DeKay Scope: FLASHPOINT's Focus is On the Long-Term, and So Should the Fans'

The introduction of what will become the FLASHPOINT CS:GO league has generated a ton of debate and critique from all ends of the spectrum. Most of the criticism has been about the quality of teams that will participate in FLASHPOINT, now that it’s official that most of the top teams will continue participating in ESL Pro League. While I don’t believe everything FLASHPOINT has done thus far has been seamless, giving them a hard time about the teams that will compete in the league misses the point.

At no point did the organizers of FLASHPOINT claim the league would feature the top teams, nor did they insinuate their team list would look any different than it appears it will end up. It is preposterous to think that a brand new league would be able to pull teams away from a league with deep roots and is entering its 11th season of play. I fail to understand how their prospective team list is a “failure” when the community itself set the expectations in the first place. 

I’m not arguing FLASHPOINT hasn’t done anything wrong; in fact I believe they have made a few missteps already. The issues they had with the open online qualifiers was a bad look, despite the fact that it was FACEIT who was in charge of them. Open qualifiers are notoriously tough to orchestrate, but again, that could have been handled better. At the end of the day, FLASHPOINT is somewhat responsible for the way FACEIT handles these situations when it comes to the league. I take less issue than most with the way the league has been announced but I can agree it appears a bit wonky and out of order. Most don’t realize that the ESL Pro League deal getting pushed back held them from getting a team list finalized sooner. 

From the first day that I heard about this project, I knew it would require a proof of concept with whichever teams they could get in the league at the start. It will take multiple seasons of execution before word spreads and top teams/players in the world look to join. While this is all still hypothetical, I view the situation similarly to the AUG meta that came and went last year. The gun had existed for years before a couple players realized its true potential and power on CT side. Months later, almost every player began using it like a flock of sheep, whether they wanted to or not. FLASHPOINT on paper is the better league for the players and in this comparison; it is the AUG that is still undiscovered. The difference, though, is that the league and its stakeholders have to deliver on their potential for any of that to happen.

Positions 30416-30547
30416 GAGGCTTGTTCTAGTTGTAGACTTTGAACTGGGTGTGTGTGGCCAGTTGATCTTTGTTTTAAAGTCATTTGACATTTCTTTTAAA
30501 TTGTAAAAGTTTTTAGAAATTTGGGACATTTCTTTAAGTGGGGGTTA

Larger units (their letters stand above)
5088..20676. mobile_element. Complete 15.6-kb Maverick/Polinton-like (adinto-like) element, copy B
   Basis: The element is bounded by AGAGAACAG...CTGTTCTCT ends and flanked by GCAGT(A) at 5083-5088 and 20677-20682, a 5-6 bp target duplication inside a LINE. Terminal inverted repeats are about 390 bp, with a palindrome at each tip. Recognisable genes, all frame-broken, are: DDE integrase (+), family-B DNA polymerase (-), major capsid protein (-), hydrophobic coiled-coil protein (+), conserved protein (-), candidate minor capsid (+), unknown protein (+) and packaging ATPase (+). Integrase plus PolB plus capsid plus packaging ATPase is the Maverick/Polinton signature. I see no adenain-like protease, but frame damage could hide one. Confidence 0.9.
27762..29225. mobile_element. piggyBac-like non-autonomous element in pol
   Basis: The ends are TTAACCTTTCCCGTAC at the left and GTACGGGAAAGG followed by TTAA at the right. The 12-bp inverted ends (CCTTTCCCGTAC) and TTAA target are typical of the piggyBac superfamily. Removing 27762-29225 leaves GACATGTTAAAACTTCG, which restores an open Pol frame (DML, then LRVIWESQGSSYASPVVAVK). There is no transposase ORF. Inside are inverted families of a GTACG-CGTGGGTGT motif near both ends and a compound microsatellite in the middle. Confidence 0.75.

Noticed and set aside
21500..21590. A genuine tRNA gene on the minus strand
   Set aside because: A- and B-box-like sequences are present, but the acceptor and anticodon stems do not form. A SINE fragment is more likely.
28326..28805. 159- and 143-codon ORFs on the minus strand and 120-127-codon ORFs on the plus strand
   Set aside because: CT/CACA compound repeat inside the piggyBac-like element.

I really don’t blame teams for passing at the first opportunity, especially when you consider the $2 million entry fee. That is a hefty price to pay when ESL sweetened the pot to keep as many teams possible in their league for at least the next three years. In fact, that is something I feel has been overlooked this whole time. Teams clearly used FLASHPOINT to help ensure they got a better deal with ESL. There is a world in which the Louvre agreement looks much more like the Lanxess Agreement did -- which teams hated -- if FLASHPOINT didn’t exist. And even still, FLASHPOINT clearly has merit and was absolutely worth considering if you take Astralis’ term sheet agreement with the league into account. 

With that said, I see a world in which many of the non-member ESL teams make the switch to Flashpoint as early as next year, bringing some top-tier player talent with them in the process. The decision makers at Flashpoint are some of the best in the business and the Counter-Strike community often forgets how much can change in a years time. I think the league war is far from over and is only just starting to get interesting.